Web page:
Sacramento leaders are poised to spend up to $300,000 to boost the city’s status as a sanctuary for undocumented immigrants, even as the federal government threatens to crack down on jurisdictions providing such immigrant protections.
The City Council will vote Thursday on a proposal to invest in an education and legal defense network for undocumented immigrants, with the money coming out of a general fund that supports most core city services. The plan under consideration would also strengthen Sacramento’s status as a sanctuary city by turning into law privacy policies that prohibit city employees – including police – from making inquiries into immigration status.
“It is a modest investment, but it is a very important investment,” said Mayor Darrell Steinberg. “It says very clearly to our community, especially those who are affected by these unconstitutional orders, that ‘we are going to stand with you.’ We have to back up our values with real action to help people who feel at risk and who may be actually at risk.”
Both the sanctuary city ordinance and legal defense fund were proposed by a Safe Haven Task Force formed at City Hall in February. The task force was put in place in response to executive orders by President Donald Trump calling for increased enforcement of federal immigration laws.
Councilman Eric Guerra, who headed the task force, said turning the city’s sanctuary stance from policy into law would put “more teeth” in its position and “makes it relevant to the context we see today, the scapegoating of immigrants.”
About 49,000 Sacramento residents are not citizens, including roughly 4,100 children, according to the U.S. Census Bureau. That’s about 10 percent of the city’s residents. Some of them are here legally, some are not – the census bureau does not ask about legal status.
The new money would help fund what is being called the Sacramento Family Unity, Educations and Legal Network for Immigrants, or FUEL, a collection of local immigration attorneys, nonprofits and law schools specializing in immigration law.
The group will hire up to two attorneys to provide legal assistance to an estimated 750 families each year and conduct “Know Your Rights” information sessions in schools, churches and other community gathering places for hundreds more. The network will likely seek grants from other nonprofit agencies to expand its financial capacity.
Attorneys will be tasked with representing immigrants facing deportation and helping undocumented parents “prepare for the worst” by creating guardianships for children and protections for homes and other assets should they be deported, said Guerra.
Guerra said Sacramento hasn’t yet seen federal immigration raids, but “the fear is intense” in immigrant communities and “what we don’t want is families to be separated because that leads to bigger social issues.”
Blake Nordahl, a supervising attorney in the immigration clinic at the McGeorge School of Law, said the network will expand the local roster of attorneys trained in immigration law by working with lawyers whose expertise is in other fields.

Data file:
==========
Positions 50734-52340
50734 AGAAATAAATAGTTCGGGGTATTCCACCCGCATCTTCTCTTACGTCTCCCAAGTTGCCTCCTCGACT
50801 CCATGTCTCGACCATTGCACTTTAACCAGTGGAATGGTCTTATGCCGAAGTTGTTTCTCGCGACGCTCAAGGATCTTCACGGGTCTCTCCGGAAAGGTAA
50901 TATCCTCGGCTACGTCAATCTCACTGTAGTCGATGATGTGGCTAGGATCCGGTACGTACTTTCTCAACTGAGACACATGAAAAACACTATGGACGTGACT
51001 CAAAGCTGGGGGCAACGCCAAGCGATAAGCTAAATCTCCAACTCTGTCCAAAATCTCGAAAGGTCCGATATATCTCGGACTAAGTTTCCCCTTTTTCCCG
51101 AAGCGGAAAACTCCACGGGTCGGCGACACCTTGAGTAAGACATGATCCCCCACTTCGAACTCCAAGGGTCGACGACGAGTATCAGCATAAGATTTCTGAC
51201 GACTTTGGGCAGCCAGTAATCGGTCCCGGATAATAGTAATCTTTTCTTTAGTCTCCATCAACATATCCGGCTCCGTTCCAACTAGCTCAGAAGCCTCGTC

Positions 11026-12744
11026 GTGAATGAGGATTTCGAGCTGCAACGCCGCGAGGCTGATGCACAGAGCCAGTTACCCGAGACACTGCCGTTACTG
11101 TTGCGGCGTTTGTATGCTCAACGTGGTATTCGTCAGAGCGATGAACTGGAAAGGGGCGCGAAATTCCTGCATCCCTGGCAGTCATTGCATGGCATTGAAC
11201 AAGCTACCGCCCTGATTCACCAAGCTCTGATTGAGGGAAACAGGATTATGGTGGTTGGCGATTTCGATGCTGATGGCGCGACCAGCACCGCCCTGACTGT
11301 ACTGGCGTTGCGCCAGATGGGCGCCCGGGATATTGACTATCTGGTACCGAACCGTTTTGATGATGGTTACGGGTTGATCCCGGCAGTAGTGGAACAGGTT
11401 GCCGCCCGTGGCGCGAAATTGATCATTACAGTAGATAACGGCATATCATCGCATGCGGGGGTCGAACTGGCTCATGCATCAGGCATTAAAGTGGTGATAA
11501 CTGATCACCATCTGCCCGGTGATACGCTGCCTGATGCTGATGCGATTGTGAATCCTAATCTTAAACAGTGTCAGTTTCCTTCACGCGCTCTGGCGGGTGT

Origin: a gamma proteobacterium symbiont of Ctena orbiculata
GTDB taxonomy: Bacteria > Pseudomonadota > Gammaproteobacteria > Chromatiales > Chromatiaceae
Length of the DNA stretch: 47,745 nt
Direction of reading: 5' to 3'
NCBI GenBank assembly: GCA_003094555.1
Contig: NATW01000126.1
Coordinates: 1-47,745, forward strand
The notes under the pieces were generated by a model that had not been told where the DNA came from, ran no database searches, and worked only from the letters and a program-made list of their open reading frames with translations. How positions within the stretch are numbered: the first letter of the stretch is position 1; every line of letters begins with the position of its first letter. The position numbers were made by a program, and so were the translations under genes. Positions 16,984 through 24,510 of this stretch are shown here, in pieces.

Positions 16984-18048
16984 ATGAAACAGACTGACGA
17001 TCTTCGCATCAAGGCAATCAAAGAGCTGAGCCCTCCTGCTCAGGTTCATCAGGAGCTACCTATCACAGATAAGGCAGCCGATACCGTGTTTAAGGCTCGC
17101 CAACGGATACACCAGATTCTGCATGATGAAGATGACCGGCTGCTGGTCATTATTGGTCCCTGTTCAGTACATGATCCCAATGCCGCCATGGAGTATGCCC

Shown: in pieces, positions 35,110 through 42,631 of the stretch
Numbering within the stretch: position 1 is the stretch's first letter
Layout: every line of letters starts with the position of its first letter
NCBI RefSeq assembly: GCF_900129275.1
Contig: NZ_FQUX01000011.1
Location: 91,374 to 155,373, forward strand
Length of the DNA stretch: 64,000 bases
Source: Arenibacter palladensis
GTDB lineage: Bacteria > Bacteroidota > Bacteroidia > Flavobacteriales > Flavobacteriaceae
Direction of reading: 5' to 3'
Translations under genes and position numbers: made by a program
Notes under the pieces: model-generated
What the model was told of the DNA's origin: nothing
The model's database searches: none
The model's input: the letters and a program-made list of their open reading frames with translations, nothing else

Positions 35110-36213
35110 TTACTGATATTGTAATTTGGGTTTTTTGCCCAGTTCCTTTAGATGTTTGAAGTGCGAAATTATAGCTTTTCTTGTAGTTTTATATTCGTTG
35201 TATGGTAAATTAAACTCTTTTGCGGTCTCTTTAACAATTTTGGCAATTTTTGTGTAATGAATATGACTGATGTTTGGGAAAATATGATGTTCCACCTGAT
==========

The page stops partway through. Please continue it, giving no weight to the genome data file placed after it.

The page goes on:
“We have a large immigrant population in Sacramento, so hopefully this is just the beginning of being able to work together,” said Nordahl, whose clinic is part of the city-funded network. “I think there’s a real commitment to showing respect to our neighbors and recognizing that Sacramento is based on a city of immigrants and we’re going to take care of our neighbors.”
Sacramento’s vote would follow other California governments that have spent public money to aid undocumented immigrants.
Santa Clara County in January voted to spend $1.5 million over two years to help defend undocumented immigrants facing deportation. San Francisco recently set aside $200,000 for legal aid, and Oakland has allocated $300,000 for a similar effort. A similar public-private fund that could hold up to $10 million has also been proposed for Los Angeles city and county.
Sacramento also was one of several local governments that filed a lawsuit against the Trump administration seeking to block plans to cut federal funding from jurisdictions providing so-called sanctuary. Last week, a federal judge in San Francisco issued a temporary restraining order prohibiting the administration from going through with its plans.
Steinberg, who traveled to Washington, D.C., over the weekend to promote the Sacramento region, said the proposal has been vetted and he thinks it falls “on strong legal ground,” and could withstand federal attacks.
“Even if there is some risk, it’s still the right thing to do,” he said. “While symbolism is important, it’s not enough. We have to back up our values with real action.”
Ira Mehlman, a spokesman for the advocacy group Federation for American Immigration Reform, said Sacramento and other jurisdictions have “gone over the top to protect people in the country illegally.”
“I’m sure all the other needs in Sacramento are being met,” said Mehlman, whose organization supports tighter immigration regulations. “I’m sure they’re just spending like crazy on improving education and infrastructure and that they’ve got all this extra cash lying around to assist people violating immigration laws.”
Bee reporter Philip Reese contributed to this report.